4 His younger contemporaries Cornelis de Jode and Hendrick Hondius occasionally also used this technique, see Museum Boijmans Van Beuningen, inv. nos. CdeJode 1 and MB 1949/T 1.

5 For instance the Flight into Egypt, dated 1576, in Dresden, Kupferstich-Kabinett, inv. no. C 1969-1; Dittrich 1997, no. 36, col.ill, Ketelsen/Hahn 2011, pp. 79, 88, 98-99, 389.

6 Leesberg in New Hollstein 1999a, p. lxxxv.

7 The title page and the prints numbered 9, 11 and 13.

8 Inv. nos. BdH 22406-22419 (acquired in 1937) and inv. nos. OB 1856-1869 (acquired with the H.M Montauban van Swijndrecht Bequest in 1929). The prints are described in New Hollstein 1999a, nos. 7-19 and New Hollstein 2012, nos. 17-28.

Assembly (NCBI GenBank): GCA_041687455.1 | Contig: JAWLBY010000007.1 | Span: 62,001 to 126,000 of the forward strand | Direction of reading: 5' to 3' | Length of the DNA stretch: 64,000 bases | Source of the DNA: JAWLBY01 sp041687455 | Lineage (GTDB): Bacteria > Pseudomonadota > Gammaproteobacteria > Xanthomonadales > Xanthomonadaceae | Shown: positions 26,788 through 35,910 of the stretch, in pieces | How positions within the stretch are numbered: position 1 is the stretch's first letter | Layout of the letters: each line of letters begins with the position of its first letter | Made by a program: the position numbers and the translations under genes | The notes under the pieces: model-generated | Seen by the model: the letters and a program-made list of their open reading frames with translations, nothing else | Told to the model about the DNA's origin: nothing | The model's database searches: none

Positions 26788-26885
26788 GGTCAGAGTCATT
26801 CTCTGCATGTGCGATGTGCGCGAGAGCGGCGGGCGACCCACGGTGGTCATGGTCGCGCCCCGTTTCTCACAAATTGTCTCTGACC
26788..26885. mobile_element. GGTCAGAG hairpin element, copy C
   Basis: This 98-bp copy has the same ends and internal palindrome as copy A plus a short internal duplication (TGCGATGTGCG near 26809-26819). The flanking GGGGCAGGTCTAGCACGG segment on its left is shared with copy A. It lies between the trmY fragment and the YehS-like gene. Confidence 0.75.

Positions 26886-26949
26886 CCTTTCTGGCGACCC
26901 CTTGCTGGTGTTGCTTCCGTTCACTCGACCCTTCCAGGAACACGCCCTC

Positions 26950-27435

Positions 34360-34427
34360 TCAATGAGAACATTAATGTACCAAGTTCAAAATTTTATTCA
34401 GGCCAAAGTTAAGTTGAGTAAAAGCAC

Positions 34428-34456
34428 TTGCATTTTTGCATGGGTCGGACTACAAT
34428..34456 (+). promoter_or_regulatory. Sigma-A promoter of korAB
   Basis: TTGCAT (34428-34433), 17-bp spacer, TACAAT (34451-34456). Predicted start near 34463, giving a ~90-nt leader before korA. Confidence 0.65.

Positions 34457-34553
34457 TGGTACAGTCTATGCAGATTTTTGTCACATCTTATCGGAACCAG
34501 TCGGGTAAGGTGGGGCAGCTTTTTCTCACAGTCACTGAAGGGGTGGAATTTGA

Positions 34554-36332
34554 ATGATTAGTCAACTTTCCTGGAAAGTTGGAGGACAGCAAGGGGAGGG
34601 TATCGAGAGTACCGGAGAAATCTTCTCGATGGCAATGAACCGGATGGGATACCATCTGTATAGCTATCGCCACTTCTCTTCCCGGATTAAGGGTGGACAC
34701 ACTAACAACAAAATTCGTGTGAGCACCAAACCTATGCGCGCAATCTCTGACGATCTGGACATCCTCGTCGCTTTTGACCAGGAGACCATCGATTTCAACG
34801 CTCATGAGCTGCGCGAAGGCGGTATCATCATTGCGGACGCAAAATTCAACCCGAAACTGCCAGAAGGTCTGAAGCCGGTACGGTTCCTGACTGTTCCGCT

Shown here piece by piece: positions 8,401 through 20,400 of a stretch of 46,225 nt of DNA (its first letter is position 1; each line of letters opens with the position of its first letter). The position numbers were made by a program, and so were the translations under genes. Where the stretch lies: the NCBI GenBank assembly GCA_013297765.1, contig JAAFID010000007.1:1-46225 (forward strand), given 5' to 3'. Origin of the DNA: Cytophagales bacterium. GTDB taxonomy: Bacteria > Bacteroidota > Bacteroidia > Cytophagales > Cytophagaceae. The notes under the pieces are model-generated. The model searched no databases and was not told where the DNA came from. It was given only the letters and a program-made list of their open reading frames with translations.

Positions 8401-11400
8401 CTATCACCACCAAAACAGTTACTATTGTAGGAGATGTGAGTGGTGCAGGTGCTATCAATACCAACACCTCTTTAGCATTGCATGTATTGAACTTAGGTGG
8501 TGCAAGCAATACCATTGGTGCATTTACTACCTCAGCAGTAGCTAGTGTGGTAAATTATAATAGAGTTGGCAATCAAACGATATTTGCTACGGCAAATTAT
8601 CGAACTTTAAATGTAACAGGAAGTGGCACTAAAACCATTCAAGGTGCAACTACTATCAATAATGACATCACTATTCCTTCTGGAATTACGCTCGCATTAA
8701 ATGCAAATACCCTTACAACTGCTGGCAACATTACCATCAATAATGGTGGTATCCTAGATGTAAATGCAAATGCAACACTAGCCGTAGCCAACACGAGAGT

9 The last three drawings are the only engraved scenes that have not been signed with the artist’s monogram. They have a more free handling of the pen and brush, the drawing of The Road to Calvary showing the underdrawing in black chalk.

10 Eight engravings, New Hollstein 1999a, pp. 18-21, nos. 21-28; New Hollstein 2000a, part I, pp. 46-55, nos. 15-22.

11 Twelve engravings, New Hollstein 1999a, pp. 6-10, nos. 5-16; New Hollstein 2000a, part I, pp. 30-43, nos. 2-13.

12 Fourteen engravings, New Hollstein 1999a, pp. 70-85, nos. 72-85; New Hollstein 2000a, part I, pp. 120-136, nos. 72-85.

13 New Hollstein 1999a, no. 57; New Hollstein 2000a, part I, no. 37; impressions in Museum Boijmans Van Beuningen, inv. no. BdH 22407 and OB 1857.

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All about the artist

Karel van Mander

Meulebeke 1548 - Amsterdam 1606

Karel van Mander travelled to places such as Vienna and Rome, and then settled in Haarlem. Together with the artists Hendrick Golzius and Cornelisz. van Haerlem...